MILAN • When did the skirt suit fall out of favour?
Was it when women decided that they should stop trying to dress like their male peers because power did not preclude femininity (see: Michelle Obama)? Was it when Angela Merkel settled on a brightly coloured jacket and black trousers as her uniform of choice? Was it when the skirt suit became the outfit of choice for the lunching lady of leisure?
It's unclear, but these days Carly Fiorina is not the only person who wants to bring it back. Well, this is fashion. Everything that was out comes in again.
"Ms Prada wanted to go back and think about suits because we really don't do them so much anymore," Fabio Zambernardi said backstage after the Prada show last Thursday. As Miuccia Prada's design director, he was acting as spokesman for the designer, absent after the death of an aunt.
Within the basic silhouette, Miuccia Prada had created what looked like a mixed-media collage of menswear fabrics - tweeds and wools and plaids - sewn together in asymmetric strips, like sartorial compatibility tests, often in classic 1970s shades of brown and orange and burgundy and white, migrating into striped leather, alligator and suede versions of the same, and then into dropped-waist frocks.
Sometimes a decorative but unfinished pastel mesh dickey got thrown on top, as if to see what would happen if girlie fabrics were added to the suit soup (answer: unexpected things), or a sheer organza piece was layered in "like a memory", said Zambernardi; like a wisp of what came before.
In the end, everything was dripping with iridescent floral paillettes. It had the jolt of self-examination: Oh yeah, why did we toss that in the twice-worn, forever-discarded bin?
Maybe because the skirt suit had become such a polite cliche, as Jeremy Scott pointed out at Moschino. He swopped his runway for a roadway, complete with traffic cones, construction signs and actual giant carwash rollers, the better to frame a parade of boxed-off jackets and miniskirt bottoms in different combinations of the neon shades of traffic signs - orange, grey, fluorescent yellow - not to mention full-sashed taffeta trench coats with the message "Open Trench" printed on the back and a cocktail sheath sporting a "shop" sign on the bust.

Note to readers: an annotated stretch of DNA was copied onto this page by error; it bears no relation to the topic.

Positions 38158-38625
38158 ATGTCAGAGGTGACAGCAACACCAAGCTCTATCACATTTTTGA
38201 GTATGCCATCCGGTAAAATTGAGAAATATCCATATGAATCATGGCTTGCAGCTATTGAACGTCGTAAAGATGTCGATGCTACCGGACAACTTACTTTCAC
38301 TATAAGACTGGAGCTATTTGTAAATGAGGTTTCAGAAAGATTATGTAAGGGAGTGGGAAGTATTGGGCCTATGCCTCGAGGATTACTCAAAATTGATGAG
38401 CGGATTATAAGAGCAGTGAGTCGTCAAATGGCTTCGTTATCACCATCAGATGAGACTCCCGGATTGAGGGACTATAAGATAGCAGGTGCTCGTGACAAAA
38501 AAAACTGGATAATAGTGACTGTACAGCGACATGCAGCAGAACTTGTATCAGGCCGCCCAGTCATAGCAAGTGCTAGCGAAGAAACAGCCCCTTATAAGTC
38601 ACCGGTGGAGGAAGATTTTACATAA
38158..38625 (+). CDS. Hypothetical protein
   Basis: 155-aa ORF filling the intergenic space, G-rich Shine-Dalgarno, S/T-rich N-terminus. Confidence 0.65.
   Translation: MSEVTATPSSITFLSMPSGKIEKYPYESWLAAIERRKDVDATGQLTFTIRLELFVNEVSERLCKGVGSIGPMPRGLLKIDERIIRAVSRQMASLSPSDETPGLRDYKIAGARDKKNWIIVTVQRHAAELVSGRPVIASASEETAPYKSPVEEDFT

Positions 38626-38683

There were carwash evening coats composed of alternating layers of fringe. And there were clear references to the double Chanel C logo, Chanel being the brand that perhaps most closely defines the skirt suit, transformed into two giant clamps set back to back, dripping like leaky faucets. They'll be laughing all the way to the lawsuit.
It would be overly generous (and probably misguided) to see this collection as meta-commentary on the construction of female identity. Most women do not want to look like a giant yellow feather duster when they go out at night.
But they do want a new way to express an identity that doesn't necessarily conform to yesterday's, or even last season's, rules. The proper skirt suit is dead, long live the thought-provoking skirt suit.
NEW YORK TIMES